Indonesia’s has what is considered to be the largest potential for geothermal energy in the world, a blessing for a country determined to reduce its high rate of dependence on polluting fossil fuels. But private investment has been slow, held back by the lack of a strong energy policy framework, legal uncertainties, and overlapping jurisdictions, both within the central government and between Jakarta and local authorities.
A new Geothermal Law, passed by Indonesia’s House of Representatives in September 2014, is expected to remove many of these bottlenecks. The law followed from a ministerial regulation on geothermal pricing and policy that was the result of many months of work between Indonesia’s Ministry of Energy and Mineral Resources (MEMR) and a joint World Bank – Asian Development Bank team.
In 2010, the Indonesian government announced its intention to quadruple its geothermal capacity from the existing rate of 1,335 MW to 6,000 MW by 2020, which would make the country the world’s largest producer of geothermal power.
At the same time, the government introduced a feed-in tariff that guaranteed prices for electricity generated from geothermal sites, and established a Geothermal Fund with more than $200 million of initial capitalization to fund exploratory activities.
Yet private sector investment was still slow to materialize. Potential investors complained that the new feed-in tariff measures were in conflict with other regulations.
In response to these concerns, Indonesia’s Ministry of Energy and Mineral Resources (MEMR) in October 2013 requested World Bank assistance in making revisions to the government’s geothermal pricing policy. Over the next five months, an international advisory team of technical, economic, financial and legal consultants from the World Bank and ADB worked with MEMR on a rationale and methodology for a new geothermal tariff. On the World Bank side, the work was supported by the Energy Sector Management Assistance Program (ESMAP) and the Asia Sustainable and Alternative Energy Program (ASTAE).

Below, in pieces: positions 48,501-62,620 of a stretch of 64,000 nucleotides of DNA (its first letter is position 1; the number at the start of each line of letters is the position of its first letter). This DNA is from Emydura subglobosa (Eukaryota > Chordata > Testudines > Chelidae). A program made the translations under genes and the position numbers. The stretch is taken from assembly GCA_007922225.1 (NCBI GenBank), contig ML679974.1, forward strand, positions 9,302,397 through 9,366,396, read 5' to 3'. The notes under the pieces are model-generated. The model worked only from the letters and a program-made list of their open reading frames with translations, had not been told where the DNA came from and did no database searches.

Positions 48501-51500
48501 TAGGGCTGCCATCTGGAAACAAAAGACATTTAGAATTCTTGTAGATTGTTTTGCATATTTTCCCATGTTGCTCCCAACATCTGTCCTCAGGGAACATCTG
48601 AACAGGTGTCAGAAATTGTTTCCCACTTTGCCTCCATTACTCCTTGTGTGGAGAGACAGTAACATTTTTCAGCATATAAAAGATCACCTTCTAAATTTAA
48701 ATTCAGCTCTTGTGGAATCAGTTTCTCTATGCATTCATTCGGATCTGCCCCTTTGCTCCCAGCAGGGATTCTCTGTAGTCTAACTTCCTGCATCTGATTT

This process was underscored by an intensive series of consultations and stakeholder workshops that established new standards for stakeholder consultations in regulation development.
“In the past, stakeholders from both the private sector and some government agencies felt they’d been excluded from the tariff-design process,” said Anh Nguyet Pham, a Senior Energy Specialist with the World Bank in Indonesia. “This time around, MEMR and the World Bank/ADB team wanted to ensure that all stakeholders were given the opportunity to inform the design and implementation of the new tariff system.”
As a result of these consultations, the ADB/World Bank team produced a series of recommendations that included:
A new system of ceiling tariffs based on the benefits of geothermal generation in each major region (displaced coal-powered generation in Java and Sumatra, and oil in small eastern Islands), with an agreed premium for avoided carbon emissions.
Reducing overlap and clarifying roles by tasking MEMR to serve as the sole entity responsible for conducting tenders on behalf of local governments .
The de-risking of prospective geothermal work areas prior to tender by carrying out test drilling with support from the Geothermal Fund.
The ministerial regulation issued in June 2014 was viewed as a major step forward in improving Indonesia’s geothermal regulatory framework. Unlike the 2012 feed-in tariffs, the new regulation has been widely accepted by the private sector and various government entities, including the Ministry of Finance.
As a result of its successful collaborative process with the World Bank and ADB, the MEMR requested further World Bank assistance in preparing three additional regulations. Indonesia’s Ministry of Finance has also requested assistance to improve the workings of the Geothermal Fund.